With the fifth anniversary of the events encapsulated in the numbers 9 and 11 we hear much about how that day changed the world. Especially the American world, for it was here that just under 3,000 people died that crisp September morning. This was the terrorist attack, by virtue of the death toll and its sheer audacity, that would finally wake up the world to the danger of jihadist intentions.
That was a change. The repercussions of which are still being digested. But anyone just waking up, who has been asleep since the days of the first Bush presidency, could be forgiven for thinking that the downing of the Towers was the first such event. It wasn't, as you know. But why didn't the first time the Towers were hit have the same impact as the second and much more successful attempt?
Eight years before 9/11 a group of Muslim extremists tried to blow up the Towers from below, from the parking lots under the 100-plus stories. The impact was marginal, particularly when compared to the follow-up eight years later. But any one in the terrorist know proclaimed long and loudly that it was only a matter of time before the perpetrators returned to finish the job.
But as Al-Quaeda's scourge burned innocents at the American Embassy in Kenya, as sailors were fried aboard the USS Cole in Yemen's harbor, as women and children were mangled when apartments exploded in Saudi Arabia, the few Americans who thought about it hoped Osama had granted the homeland a reprieve. But for most in a land of fast food, instant gratification and a corporate culture focused on the here and now that first attack on the Towers was soon forgotten. As long as it was over there, it wasn't here. Hear any contemporary echoes?
As a result little to nothing was done to stymie the encore performance experts worried was waiting in the wings. The emphasis was on getting, dead or alive, the criminal architect of all these incursions against civilization. With the head cut from the evil hydra it was thought the monstrous acts would come to an end. There was little appreciation of the fact that the monster could, and would in all likelihood, grow another one. If indeed, as seems to be the case today, the monster needs any head at all when its purpose can be sustained by nameless disciples imbued with the same worldview.
That we didn't fully comprehend the nature and measure of the threat that first made its mark with the 1993 attack on the Towers is understandable. We didn't want to know. So we went on living our lives as if nothing much had happened.
Glaring flaws in America's emergency response apparatus went left uncorrected. Border controls weren't tightened. Hence the blind eye turned to Atta and his gang. Basic counter measures were talked about, just as they were in pre-Katrina New Orleans, but nothing was done, for example, to ensure that the policeman could speak with the fireman. Hence, the high death toll among rescuers at Ground Zero. FBI investigators still refused to share information with CIA anti-terror counterparts. Hence, the uninterrupted flying lessons. For all intents and purposes America was just as vulnerable to terrorist attack on 9/10/01 as it had been on 02/26/93.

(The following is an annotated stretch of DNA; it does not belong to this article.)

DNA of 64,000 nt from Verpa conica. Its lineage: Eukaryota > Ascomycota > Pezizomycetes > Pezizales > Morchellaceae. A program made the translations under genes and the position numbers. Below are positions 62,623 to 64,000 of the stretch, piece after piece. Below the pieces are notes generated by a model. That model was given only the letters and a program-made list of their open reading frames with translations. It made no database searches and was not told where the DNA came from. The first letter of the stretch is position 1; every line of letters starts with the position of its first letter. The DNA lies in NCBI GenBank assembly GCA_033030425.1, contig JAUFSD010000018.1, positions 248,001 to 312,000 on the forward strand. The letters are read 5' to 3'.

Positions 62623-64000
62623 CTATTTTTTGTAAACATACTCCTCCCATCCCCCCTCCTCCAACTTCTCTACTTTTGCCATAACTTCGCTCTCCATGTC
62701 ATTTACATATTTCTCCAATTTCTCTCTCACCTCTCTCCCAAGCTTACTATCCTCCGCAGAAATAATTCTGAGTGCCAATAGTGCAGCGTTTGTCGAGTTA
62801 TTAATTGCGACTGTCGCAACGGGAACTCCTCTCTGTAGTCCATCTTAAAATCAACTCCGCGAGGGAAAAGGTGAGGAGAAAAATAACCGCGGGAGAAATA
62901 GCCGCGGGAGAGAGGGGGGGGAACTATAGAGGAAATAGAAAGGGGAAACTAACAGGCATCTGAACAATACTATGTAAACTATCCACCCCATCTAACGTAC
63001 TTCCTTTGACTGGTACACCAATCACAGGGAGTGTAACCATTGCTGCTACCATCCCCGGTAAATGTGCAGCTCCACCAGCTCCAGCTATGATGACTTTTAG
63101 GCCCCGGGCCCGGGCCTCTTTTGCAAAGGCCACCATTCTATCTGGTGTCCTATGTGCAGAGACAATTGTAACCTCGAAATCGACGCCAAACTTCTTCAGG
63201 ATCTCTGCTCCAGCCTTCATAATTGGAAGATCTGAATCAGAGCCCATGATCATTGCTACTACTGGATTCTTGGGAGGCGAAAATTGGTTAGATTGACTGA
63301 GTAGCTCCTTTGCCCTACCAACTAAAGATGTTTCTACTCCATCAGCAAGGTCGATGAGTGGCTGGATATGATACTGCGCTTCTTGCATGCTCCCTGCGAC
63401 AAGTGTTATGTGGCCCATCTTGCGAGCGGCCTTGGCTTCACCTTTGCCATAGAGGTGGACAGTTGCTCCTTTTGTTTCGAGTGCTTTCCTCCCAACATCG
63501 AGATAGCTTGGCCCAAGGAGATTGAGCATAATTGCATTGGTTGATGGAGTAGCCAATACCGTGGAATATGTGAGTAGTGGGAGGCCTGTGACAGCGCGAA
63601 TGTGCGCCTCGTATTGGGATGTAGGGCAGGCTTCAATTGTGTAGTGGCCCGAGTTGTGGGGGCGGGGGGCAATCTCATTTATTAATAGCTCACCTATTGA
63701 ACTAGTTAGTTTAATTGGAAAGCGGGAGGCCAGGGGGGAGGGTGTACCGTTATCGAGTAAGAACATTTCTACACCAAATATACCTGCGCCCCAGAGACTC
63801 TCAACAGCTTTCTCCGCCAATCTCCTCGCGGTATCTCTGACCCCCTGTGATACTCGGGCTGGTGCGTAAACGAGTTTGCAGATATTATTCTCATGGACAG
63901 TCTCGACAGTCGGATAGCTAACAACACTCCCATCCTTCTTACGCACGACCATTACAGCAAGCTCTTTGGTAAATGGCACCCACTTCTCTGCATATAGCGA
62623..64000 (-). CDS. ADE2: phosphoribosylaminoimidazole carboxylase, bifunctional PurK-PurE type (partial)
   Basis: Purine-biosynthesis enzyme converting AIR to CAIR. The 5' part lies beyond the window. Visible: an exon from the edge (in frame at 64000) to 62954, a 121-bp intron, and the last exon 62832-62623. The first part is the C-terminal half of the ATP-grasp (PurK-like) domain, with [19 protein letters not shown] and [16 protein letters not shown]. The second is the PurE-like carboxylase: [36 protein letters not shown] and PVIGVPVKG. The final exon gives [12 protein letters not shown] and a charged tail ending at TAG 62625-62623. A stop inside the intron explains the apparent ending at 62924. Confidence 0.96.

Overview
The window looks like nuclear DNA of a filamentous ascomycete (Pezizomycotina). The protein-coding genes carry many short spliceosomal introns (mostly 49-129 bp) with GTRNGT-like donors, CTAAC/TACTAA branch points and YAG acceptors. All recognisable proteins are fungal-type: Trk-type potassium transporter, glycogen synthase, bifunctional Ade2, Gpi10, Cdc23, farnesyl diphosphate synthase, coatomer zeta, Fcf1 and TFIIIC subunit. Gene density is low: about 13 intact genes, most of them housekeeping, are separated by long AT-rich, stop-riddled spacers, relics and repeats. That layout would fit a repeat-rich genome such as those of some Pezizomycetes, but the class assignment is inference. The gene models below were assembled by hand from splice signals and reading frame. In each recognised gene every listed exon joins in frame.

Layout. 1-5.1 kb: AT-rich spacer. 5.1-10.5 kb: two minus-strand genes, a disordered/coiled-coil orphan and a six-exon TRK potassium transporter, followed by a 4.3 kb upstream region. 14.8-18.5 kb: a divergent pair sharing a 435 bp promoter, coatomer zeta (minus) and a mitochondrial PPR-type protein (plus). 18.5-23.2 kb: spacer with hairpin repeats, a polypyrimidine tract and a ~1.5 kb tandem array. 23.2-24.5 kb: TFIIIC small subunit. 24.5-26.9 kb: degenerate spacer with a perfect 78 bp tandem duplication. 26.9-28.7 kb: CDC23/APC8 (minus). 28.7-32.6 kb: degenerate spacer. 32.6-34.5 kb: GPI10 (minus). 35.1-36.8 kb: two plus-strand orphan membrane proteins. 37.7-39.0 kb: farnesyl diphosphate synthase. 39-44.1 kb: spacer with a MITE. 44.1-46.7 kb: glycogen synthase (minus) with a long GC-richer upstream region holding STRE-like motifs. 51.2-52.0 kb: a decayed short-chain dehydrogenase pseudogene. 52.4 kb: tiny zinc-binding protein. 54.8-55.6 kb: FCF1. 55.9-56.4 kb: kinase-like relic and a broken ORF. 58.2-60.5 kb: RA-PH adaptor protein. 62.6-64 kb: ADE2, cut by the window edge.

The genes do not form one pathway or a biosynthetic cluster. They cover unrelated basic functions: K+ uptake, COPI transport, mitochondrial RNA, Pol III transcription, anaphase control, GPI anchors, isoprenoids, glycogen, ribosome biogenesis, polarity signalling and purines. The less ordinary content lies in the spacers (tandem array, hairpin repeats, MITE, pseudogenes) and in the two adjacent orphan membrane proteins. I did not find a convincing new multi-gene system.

Then came the big one. Surely, this would be the eye-opener. This would change the world as we had known it. I said it, most of us believed it. And while the impact on our collective psyche is irrefutable, ask yourselves if much has actually changed when it comes to the living of our daily lives. Where, if there was gain, has been the pain? There's been no substantive invocation of the idea that we're all in this together. And even as Americans die in Iraq, allegedly fighting the war on terror, there's been no call for population-wide sacrifice, for giving something up for the overarching common good. What greater good can there be than our mutual survival?
We even content ourselves with the rhetorical salve that we are safer today than we were five years ago. Not according to the folks who investigated the failings associated with 9/11. Last year they told us the government had performed poorly in implementing counter measures worthy of the threat. According to them we are hardly less vulnerable to Osama's plans than we were 13 years ago when we first learned that the Towers and America's sense of invulnerability were on his hit list.
What are we waiting for? An event big enough to render the whole issue moot?
Tav Murray lives in Christiana. His e-mail address is email@example.com.